This is a fair definition of what it means to be God: He is the one who has power and authority over all things, such that all things must obey Him.  If God said, "The moon is made of green cheese," the moon would obey Him and it would be "green cheese."  So the principle then is very basic.  If all things are under the authority of God, then all things  must obey Him and anything He says is automatically true for it will surely come to pass.  Therefore,  without question, God can't lie.

    But there is a distinction.  We know this because, in one place, God told Moses He was going to destroy the people for their sin; but, after Moses pleaded for them, God relented.  Of course we don't call this sort of thing a lie.  If one says, "I'm going to the movies," and ten minutes later he says, "No, I won't go after all," no one is going to say he lied.  He simply changed his mind and we don't have a problem with that. However, in another place, it says the Lord has sworn and will not repent.  The, "has sworn," is  the distinction that makes the difference.  If God swears an oath, He cannot lie, (Hebrews 6:15-19).

 You will not find any circumstance where God violates His oath.  As anyone can swear an oath and is  bound to keep it, how much more the Word of God?

    We find the figure of this principle demonstrated in the law of the Meads and Persians.  My favorite example is in the book of Esther:  King Ahasuerus ruled over 127 provinces.  The Persian kings set up rulers to govern, or  removed them, as they saw fit. But these provinces were kingdoms in their own right, which had  become subject to the empire.  So one could say that Ahasuerus was literally a king of kings.  If you want to make an analogy to draw a comparison, you might compare him with the King of kings.

    There is a prideful, crafty character named Haaman in this story, and he manages to get all the Lord's people condemned to death.  It doesn't take a rocket scientist to figure out who you might  want to compare him to.  And the reason he is able to accomplish this is because of that peculiarity of  the law of the Meads and Persians; once the law is written and sealed with the king's signet, it can  never be changed and not even the king can violate the law.  It's the same with the Word of God except, where the Persians sealed their law with a signet, God seals His Word with an oath.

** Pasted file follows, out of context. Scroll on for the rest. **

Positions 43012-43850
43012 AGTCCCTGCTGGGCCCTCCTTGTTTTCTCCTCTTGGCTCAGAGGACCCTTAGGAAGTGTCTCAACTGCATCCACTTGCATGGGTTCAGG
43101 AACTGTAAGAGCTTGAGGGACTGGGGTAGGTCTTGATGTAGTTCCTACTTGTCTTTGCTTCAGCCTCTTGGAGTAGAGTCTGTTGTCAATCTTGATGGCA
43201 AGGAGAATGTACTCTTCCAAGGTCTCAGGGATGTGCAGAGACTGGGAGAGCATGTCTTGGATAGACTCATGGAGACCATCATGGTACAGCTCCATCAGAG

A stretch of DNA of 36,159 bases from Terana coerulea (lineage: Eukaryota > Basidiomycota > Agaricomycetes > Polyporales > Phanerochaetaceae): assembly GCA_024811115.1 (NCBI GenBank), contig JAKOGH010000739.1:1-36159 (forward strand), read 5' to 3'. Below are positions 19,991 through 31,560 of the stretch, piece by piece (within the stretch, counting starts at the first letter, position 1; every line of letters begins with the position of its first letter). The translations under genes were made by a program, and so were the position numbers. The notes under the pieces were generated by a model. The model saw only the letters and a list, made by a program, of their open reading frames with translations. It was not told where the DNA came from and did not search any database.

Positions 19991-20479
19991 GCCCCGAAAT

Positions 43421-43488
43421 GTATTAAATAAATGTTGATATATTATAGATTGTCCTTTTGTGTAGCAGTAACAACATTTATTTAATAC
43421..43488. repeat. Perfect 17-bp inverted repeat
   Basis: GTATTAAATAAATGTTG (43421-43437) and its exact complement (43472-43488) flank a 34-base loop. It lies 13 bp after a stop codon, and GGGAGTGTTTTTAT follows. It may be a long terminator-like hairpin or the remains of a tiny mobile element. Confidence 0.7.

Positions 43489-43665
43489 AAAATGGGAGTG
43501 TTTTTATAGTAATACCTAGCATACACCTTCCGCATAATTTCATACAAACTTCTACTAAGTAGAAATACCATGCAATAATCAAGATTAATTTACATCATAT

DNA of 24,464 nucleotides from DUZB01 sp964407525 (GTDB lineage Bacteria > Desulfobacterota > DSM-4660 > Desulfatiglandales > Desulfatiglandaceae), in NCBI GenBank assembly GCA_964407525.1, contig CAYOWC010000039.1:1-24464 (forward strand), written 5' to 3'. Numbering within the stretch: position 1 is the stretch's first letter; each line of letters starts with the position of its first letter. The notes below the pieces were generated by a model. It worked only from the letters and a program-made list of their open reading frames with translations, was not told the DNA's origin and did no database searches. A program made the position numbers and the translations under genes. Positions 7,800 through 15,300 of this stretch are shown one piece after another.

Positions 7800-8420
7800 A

Consider this: If the law of God says the wages of sin is death, and God can't lie; and if, knowing the love of God, that God is positively not willing to destroy us, Satan has tricked us all into sin; then what we have is the ultimate hostage situation.  Is this not where the devil got the gall, that he thought he could trap the Lord in His words and use the very power of God against Him. Notice how His enemies tried to oppose Him, when Jesus taught on earth. We see expressions like: "They tried to catch Him in His words."  "They tried to find something in His words they could take hold of."  "They tried to tangle Him in His words."  Because telling a lie is the only thing God can't do, the very power of God is the point where the opposing thought to be a vulnerability.

    So it must be that Satan was thinking something along these lines: The only way God can save His people is if His Word fails and His Word can't fail as long as He has power and authority over all things. Therefore He can only save His people by giving up His authority which makes His Word automatically come to pass.  And, if that were the case, guess who was standing by, waiting to take over.

    Of course, after the crucifixion, we know that God had a plan all along and the devil was duped  from the beginning.  God always keeps His oath but He cannot be trapped in His words. 

    This reasoning is based upon elementary principles; likewise are all the deep and profound things of the Bible understood.  The Bible interprets the Bible and, with nothing but the reasonings which we are born with, we should see that the Word of God is sensible (even on our level of understanding)--simply believe what He says.